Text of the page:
Psychology and numbers

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I get asked a lot about numbers and psychology. Here are some common questions and the answers I give.

Q: Are odd or even numbers more attractive?

Humans “prefer” round numbers.


  • Individuals tend to recall odd-ending prices less accurately than even-ending prices
  • Expressing a price as odd-ending increases the likelihood that it will be underestimated when recalled
  • People prefer to ignore the last available digit for conservation of memory
  • Americans cluster their tips around multiples of $5.
  • Preference for round prices is so strong that restaurant dinners will calculate an exact tip amount to arrive at a round check total.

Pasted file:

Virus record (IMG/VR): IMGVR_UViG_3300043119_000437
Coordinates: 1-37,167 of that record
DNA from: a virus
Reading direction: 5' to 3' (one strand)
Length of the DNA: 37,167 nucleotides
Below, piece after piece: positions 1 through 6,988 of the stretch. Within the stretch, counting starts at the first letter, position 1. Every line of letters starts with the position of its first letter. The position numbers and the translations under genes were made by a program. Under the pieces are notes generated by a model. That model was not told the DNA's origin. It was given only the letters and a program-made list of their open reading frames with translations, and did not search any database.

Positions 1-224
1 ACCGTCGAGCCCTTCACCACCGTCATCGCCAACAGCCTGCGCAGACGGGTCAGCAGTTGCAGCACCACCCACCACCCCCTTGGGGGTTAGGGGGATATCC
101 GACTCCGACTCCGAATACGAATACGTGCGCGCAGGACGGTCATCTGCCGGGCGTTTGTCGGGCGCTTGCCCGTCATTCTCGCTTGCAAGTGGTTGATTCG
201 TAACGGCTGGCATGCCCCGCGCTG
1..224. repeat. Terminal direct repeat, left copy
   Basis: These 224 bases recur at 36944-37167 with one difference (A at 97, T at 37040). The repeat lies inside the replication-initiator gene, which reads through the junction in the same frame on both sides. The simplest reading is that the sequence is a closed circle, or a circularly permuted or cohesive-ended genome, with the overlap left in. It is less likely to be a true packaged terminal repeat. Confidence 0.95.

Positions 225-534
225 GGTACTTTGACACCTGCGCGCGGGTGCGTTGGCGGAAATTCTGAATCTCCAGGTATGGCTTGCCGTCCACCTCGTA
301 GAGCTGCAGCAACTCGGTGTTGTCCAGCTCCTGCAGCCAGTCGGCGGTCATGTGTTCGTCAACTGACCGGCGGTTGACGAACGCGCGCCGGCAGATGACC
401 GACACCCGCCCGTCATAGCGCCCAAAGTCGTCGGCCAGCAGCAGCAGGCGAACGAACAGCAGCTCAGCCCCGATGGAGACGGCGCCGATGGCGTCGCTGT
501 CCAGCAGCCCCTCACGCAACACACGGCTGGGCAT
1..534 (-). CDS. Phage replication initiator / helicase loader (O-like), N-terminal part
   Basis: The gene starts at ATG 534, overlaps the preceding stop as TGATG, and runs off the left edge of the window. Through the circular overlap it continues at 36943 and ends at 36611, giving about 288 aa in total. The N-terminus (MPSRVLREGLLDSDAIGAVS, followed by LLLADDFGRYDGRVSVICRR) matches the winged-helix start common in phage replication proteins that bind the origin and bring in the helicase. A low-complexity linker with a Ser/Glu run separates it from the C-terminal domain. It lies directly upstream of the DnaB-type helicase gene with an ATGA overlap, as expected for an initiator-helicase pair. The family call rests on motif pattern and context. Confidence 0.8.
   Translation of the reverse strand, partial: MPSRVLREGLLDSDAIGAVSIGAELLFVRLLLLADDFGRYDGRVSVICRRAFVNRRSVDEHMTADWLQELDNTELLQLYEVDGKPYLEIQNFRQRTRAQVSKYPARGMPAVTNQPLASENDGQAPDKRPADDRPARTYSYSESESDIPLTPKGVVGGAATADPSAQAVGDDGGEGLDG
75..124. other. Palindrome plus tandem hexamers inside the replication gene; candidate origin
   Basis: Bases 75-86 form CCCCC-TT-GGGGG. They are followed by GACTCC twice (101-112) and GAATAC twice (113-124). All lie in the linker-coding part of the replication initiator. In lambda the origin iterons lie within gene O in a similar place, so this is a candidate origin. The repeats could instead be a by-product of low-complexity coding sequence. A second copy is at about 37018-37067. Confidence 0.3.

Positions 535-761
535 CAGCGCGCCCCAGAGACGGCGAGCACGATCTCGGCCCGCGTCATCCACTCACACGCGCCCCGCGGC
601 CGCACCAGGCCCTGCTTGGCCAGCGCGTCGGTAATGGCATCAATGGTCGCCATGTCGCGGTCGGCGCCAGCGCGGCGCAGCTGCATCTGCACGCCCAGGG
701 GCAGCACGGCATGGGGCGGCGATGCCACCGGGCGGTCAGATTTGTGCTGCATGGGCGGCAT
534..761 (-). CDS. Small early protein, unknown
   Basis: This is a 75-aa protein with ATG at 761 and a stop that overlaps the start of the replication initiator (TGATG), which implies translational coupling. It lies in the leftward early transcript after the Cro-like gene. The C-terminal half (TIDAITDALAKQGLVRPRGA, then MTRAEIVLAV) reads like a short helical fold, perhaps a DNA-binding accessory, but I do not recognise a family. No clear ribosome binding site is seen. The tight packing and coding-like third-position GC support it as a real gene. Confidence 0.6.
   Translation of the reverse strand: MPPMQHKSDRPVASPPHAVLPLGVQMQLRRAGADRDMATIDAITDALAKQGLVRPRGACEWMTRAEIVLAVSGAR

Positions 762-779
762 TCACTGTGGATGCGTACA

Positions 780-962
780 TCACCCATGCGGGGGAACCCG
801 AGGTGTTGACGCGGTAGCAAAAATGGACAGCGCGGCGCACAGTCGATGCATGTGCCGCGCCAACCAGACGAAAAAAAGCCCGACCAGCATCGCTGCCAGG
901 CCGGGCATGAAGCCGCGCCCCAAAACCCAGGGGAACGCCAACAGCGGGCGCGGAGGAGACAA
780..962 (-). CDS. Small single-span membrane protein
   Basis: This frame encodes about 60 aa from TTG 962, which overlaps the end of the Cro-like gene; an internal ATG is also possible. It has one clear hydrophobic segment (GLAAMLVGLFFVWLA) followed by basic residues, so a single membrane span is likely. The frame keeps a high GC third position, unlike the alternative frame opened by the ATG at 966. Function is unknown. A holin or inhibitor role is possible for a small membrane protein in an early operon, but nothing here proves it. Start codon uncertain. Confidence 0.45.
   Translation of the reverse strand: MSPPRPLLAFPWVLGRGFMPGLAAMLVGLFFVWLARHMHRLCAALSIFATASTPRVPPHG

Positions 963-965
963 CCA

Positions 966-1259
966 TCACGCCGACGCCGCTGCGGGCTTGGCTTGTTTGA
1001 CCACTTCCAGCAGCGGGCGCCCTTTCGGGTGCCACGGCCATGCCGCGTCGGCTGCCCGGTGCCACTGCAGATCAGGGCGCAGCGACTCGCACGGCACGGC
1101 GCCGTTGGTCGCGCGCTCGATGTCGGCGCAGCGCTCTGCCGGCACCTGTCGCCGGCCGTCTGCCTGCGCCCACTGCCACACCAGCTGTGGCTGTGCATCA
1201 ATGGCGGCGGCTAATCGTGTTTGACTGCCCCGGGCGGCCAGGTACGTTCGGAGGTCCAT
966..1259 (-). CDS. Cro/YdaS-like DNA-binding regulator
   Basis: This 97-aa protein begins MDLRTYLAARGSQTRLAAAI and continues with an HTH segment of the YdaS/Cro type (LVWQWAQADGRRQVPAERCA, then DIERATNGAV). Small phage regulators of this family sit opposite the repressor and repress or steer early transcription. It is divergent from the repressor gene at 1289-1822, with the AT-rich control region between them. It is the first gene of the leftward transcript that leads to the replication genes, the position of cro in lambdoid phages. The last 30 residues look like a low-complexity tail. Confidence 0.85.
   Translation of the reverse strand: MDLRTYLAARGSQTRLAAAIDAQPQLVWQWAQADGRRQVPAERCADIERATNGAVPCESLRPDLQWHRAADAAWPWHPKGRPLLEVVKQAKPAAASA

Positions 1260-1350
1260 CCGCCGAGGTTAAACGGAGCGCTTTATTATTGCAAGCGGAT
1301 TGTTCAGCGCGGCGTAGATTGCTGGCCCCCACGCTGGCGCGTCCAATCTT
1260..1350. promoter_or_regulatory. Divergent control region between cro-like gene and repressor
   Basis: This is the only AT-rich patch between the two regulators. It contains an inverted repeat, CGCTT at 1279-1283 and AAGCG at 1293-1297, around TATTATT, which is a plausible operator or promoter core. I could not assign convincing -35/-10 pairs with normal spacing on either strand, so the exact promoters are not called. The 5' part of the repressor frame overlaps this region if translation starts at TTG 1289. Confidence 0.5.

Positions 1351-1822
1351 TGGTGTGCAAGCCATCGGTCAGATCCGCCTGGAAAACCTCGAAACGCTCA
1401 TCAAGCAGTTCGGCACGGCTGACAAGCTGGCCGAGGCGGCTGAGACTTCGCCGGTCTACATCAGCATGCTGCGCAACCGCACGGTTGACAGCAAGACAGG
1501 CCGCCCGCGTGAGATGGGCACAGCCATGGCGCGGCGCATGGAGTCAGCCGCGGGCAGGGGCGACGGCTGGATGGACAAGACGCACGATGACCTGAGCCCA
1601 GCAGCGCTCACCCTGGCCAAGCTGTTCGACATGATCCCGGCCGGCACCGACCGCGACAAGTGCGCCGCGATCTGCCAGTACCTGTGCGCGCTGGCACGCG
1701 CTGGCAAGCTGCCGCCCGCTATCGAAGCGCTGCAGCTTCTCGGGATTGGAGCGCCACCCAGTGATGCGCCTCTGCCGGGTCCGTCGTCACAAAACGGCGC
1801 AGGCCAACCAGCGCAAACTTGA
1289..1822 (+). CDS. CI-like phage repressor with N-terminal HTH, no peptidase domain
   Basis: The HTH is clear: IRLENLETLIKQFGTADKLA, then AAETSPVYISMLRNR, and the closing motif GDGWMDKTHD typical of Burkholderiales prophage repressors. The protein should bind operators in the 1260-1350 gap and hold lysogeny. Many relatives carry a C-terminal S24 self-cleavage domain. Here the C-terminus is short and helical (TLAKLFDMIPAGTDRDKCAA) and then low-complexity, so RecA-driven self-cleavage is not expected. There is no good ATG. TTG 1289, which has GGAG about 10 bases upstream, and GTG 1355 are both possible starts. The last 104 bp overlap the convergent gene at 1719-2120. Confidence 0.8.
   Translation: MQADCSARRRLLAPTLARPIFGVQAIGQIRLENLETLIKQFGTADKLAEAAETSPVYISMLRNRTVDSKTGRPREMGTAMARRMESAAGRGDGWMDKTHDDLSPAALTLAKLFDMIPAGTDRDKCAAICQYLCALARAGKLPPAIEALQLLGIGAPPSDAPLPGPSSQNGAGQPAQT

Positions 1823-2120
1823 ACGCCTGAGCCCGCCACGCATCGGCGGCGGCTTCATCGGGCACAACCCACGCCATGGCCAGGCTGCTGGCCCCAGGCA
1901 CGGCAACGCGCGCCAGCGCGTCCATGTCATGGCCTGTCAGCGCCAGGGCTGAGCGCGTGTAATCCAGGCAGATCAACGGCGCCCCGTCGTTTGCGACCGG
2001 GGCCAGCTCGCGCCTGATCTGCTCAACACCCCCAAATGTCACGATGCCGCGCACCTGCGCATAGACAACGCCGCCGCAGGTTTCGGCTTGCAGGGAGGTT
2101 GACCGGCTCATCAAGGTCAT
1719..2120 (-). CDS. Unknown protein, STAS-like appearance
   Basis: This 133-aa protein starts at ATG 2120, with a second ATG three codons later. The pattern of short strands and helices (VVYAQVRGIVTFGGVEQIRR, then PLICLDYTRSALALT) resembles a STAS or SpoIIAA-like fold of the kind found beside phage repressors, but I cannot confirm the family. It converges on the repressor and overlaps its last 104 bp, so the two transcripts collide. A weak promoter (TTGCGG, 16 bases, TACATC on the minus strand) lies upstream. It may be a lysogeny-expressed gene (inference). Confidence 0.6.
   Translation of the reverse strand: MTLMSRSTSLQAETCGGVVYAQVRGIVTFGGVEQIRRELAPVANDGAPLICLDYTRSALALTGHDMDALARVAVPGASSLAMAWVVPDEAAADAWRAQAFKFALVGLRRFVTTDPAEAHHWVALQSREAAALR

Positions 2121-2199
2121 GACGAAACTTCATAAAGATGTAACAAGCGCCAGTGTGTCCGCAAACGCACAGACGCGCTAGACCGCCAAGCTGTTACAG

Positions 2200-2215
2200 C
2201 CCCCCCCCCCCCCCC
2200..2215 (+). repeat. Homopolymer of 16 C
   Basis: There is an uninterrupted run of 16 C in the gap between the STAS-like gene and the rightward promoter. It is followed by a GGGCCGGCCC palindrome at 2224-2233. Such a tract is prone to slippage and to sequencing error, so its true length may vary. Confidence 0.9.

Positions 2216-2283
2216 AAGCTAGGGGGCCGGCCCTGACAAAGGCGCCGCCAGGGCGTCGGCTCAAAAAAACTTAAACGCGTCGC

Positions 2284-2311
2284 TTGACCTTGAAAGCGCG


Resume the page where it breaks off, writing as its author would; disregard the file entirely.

• Direct evidence that investors prefer round numbers when buying stocks
  • Stock prices cluster on round fractions

Source: Aesthetic preference for even or odd numbers

Not as simple as that of course:

  • Prices ending in “9” were more likely to find buyers, relative to the prices ending in “4”

Source: Effects of $9 Price Endings on Retail Sales: Evidence from Field Experiments

Q: What is the right number of items to put in a list / navigation menu / widget?

The psychology of lists, how many items is the best. Spoiler, it’s multiples of 10.
Power of Ten: The Weird Psychology of Rankings

I bust the myth of the magic number 7 +/- 2:
Miller’s number 7 ± 2: Psychology Myth Busting #2 – Joe Leech @mrjoe

The magic number when it comes to items in our heads all at once might be 4: (academic paper)
The magical number 4 in short-term memory: a reconsideration of mental storage capacity

Hick’s Law describes the time it takes for a person to make design is directly related to the number of options they have to choose from. Less options. Faster choice.

Hicks Law

Hick’s law

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